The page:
I didn’t expect a holy revelation this morning, especially not inside a sterile medical clinic. I was there with my twelve-year-old son Asher, who needed a sports physical for Cross Country.
It wasn’t where I wanted to be, today being “writing day” and all. But the sorrow in his eyes last night upon learning he would miss his first meet today without proper paperwork nudged me past my selfish tendencies. “I’ll take you in the morning,” I told him, knowing it was the right thing to do, even if not the most convenient.
And it was there, my son up on the exam table, the doctor listening to him breathe in and out as she moved her stethoscope around his small body, that something unexpected happened.
It wasn’t a huge smile, more like a shy grin. But I know my son, and I knew that the gentle curve of his lips as he quietly participated in this most basic exercise was evidence of something good happening inside his typically guarded heart.
He felt significant.
In that moment, my son was unquestionably the sole object of another human’s interest. There were no other siblings competing for attention, no distractions of screens or other activity. Just an earnest, skilled person giving my son her full attention. His subtle smile was evidence of the uncommon pleasure he felt.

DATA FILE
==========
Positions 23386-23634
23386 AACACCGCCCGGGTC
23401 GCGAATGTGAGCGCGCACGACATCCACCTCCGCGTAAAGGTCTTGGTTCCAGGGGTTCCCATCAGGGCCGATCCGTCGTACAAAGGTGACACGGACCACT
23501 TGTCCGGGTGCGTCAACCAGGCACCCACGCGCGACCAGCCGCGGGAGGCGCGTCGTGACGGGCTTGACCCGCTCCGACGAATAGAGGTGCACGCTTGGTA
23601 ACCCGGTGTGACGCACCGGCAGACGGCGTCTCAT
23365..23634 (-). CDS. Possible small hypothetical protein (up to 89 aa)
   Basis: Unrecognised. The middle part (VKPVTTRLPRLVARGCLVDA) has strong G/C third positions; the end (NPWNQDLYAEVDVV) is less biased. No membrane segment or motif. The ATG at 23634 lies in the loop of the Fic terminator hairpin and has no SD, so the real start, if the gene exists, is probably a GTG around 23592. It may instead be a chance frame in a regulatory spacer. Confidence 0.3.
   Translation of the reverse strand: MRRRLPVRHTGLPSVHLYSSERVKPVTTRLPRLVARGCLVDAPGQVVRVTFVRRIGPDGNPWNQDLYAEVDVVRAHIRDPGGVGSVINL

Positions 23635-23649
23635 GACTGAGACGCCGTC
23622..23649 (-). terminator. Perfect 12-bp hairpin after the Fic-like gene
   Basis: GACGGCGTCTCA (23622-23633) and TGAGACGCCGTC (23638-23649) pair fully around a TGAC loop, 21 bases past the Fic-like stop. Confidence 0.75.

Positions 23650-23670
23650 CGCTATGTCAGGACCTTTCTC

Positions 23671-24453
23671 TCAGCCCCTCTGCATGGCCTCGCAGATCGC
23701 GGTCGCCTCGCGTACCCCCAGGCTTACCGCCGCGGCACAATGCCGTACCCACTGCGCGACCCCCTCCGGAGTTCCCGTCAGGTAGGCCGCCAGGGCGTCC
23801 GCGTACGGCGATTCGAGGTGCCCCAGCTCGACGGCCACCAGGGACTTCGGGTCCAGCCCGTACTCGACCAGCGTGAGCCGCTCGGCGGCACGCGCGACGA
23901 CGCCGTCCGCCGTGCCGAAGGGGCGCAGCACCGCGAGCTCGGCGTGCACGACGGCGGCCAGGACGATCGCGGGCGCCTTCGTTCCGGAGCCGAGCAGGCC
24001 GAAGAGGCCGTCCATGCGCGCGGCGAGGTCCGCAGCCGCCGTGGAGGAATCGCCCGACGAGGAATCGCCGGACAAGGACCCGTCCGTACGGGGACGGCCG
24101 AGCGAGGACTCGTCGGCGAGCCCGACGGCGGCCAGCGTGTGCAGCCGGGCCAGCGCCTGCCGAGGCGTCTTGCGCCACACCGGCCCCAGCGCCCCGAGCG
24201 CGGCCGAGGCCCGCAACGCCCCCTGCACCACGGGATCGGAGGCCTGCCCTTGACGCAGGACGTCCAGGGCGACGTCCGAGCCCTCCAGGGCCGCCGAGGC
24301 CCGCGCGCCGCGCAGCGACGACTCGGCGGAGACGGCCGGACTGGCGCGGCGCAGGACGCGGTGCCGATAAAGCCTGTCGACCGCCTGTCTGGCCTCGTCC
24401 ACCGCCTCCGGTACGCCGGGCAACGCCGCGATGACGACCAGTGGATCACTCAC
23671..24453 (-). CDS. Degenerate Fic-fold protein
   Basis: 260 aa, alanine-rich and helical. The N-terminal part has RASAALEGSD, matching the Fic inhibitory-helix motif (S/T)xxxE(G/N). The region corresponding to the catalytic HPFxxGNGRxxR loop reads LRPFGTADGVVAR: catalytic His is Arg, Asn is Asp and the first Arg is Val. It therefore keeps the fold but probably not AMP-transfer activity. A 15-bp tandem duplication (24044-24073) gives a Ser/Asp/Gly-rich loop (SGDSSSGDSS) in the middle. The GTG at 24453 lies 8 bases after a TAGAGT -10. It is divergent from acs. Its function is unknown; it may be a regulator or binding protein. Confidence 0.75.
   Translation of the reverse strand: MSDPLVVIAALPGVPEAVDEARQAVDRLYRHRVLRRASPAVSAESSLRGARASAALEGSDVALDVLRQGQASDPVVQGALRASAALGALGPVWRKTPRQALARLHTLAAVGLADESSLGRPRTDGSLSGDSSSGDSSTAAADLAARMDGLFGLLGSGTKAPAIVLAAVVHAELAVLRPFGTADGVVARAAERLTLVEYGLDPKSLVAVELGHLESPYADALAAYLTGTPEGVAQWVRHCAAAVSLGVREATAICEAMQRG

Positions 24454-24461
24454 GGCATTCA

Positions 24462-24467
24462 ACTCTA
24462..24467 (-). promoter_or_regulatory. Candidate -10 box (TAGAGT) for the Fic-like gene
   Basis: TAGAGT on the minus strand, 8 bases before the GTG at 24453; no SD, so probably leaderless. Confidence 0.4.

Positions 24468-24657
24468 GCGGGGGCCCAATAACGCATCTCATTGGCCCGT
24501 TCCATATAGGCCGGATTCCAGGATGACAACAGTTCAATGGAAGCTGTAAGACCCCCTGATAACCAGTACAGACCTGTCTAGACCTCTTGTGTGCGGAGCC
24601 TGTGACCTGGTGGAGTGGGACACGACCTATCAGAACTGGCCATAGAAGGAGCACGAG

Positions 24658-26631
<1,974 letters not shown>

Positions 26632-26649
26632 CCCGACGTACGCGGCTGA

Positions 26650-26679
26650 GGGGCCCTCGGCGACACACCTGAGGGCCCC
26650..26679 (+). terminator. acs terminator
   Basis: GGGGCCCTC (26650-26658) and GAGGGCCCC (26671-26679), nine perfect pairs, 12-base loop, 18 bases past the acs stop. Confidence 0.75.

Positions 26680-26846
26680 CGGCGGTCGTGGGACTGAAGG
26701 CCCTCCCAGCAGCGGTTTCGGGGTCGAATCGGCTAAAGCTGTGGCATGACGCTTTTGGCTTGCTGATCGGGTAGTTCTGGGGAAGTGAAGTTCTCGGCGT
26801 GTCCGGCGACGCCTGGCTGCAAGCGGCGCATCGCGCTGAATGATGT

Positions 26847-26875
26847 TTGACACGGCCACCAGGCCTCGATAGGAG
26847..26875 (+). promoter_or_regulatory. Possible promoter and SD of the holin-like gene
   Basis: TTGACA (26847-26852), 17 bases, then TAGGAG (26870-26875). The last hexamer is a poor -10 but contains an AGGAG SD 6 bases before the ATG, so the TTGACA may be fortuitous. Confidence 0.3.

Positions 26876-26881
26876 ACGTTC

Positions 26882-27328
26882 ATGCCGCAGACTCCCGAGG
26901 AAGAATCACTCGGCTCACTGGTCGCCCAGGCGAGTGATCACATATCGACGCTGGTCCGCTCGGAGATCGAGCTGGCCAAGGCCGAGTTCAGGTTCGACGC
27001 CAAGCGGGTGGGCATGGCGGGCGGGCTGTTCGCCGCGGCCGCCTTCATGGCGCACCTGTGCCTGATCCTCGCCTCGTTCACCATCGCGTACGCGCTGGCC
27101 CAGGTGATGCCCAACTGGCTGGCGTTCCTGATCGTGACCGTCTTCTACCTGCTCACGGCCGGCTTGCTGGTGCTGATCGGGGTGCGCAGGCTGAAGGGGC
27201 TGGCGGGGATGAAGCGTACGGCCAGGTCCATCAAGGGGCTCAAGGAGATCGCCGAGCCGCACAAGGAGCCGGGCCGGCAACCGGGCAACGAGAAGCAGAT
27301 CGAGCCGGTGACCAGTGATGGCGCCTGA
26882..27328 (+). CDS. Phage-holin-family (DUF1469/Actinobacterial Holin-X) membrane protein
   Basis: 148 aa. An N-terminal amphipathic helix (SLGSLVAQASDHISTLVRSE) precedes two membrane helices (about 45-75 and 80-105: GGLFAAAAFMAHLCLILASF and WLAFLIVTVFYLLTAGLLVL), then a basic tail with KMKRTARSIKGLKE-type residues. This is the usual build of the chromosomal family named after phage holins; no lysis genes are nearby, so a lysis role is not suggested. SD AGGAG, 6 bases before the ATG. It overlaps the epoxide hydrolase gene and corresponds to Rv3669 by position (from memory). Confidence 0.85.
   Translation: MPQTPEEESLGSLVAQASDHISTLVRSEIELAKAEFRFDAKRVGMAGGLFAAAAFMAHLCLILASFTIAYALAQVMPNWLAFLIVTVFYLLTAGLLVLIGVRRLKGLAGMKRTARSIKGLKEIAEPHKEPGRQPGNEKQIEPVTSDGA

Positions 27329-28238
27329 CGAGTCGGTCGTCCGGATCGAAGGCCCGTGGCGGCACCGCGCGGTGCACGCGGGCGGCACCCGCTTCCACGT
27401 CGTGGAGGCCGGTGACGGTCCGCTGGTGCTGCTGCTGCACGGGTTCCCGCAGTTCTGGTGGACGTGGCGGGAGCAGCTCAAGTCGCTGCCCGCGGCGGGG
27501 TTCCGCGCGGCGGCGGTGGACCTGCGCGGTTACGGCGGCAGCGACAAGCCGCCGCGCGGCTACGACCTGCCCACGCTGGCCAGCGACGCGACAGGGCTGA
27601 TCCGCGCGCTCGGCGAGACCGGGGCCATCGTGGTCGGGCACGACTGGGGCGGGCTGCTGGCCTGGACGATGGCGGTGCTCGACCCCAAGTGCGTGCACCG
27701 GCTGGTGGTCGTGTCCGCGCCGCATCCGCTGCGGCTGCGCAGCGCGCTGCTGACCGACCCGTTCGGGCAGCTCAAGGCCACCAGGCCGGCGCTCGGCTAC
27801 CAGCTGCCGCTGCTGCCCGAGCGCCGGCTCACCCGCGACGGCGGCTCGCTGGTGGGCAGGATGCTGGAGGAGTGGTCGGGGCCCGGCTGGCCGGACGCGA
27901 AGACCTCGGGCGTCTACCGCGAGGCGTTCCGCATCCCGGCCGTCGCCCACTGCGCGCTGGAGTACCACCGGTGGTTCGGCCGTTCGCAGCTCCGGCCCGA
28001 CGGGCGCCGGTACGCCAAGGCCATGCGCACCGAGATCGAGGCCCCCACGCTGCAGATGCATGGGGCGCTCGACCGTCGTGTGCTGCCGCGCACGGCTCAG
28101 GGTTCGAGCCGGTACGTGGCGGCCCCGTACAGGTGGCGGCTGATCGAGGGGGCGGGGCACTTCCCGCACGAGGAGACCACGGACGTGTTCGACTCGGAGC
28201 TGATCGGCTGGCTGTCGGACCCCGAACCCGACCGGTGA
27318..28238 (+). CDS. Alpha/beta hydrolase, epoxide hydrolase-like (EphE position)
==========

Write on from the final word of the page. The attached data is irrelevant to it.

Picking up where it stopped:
Sitting there watching, I couldn’t help wondering how overlooked he must feel much of the time, at home, at school, at church… So many other kids, conversations and chaos happening all around him; so little of it directed toward seeing, knowing, the heart of who he is. Of who God created him to be. And it struck me that most of us feel this same lack of significance as we rush through our days, jumping from one thing to the next, fighting to rise above the fray and make our voices heard.
So we can stand out.
So we can be noticed.
So we can feel significant.
For all our striving, however, we can’t assign significance to ourselves. True significance is only experienced in the context of relationship. It is when someone else chooses to see us, to listen to us, to question us, to affirm us, that we begin to believe we really matter.
Our Heavenly Father has already assigned to us the ultimate significance, in creating us and then saving us through the sacrifice of his son, Jesus. We are beyond significant to God. As his image-bearers, we are called to embrace this truth to the best of our ability. We are also called to share it with others. Which means we must be intentional about celebrating the significance of the precious people God puts in our lives.
“Do you ever feel overlooked?” I asked Asher as we headed back to school.
“I don’t know what you mean by that,” he replied, clearly suspicious that this conversation might be headed somewhere he didn’t feel like going right then. So I changed tack.
“Would you like more one-on-one time with me?” I asked.
“Maybe,” he answered.
And then he looked out the window.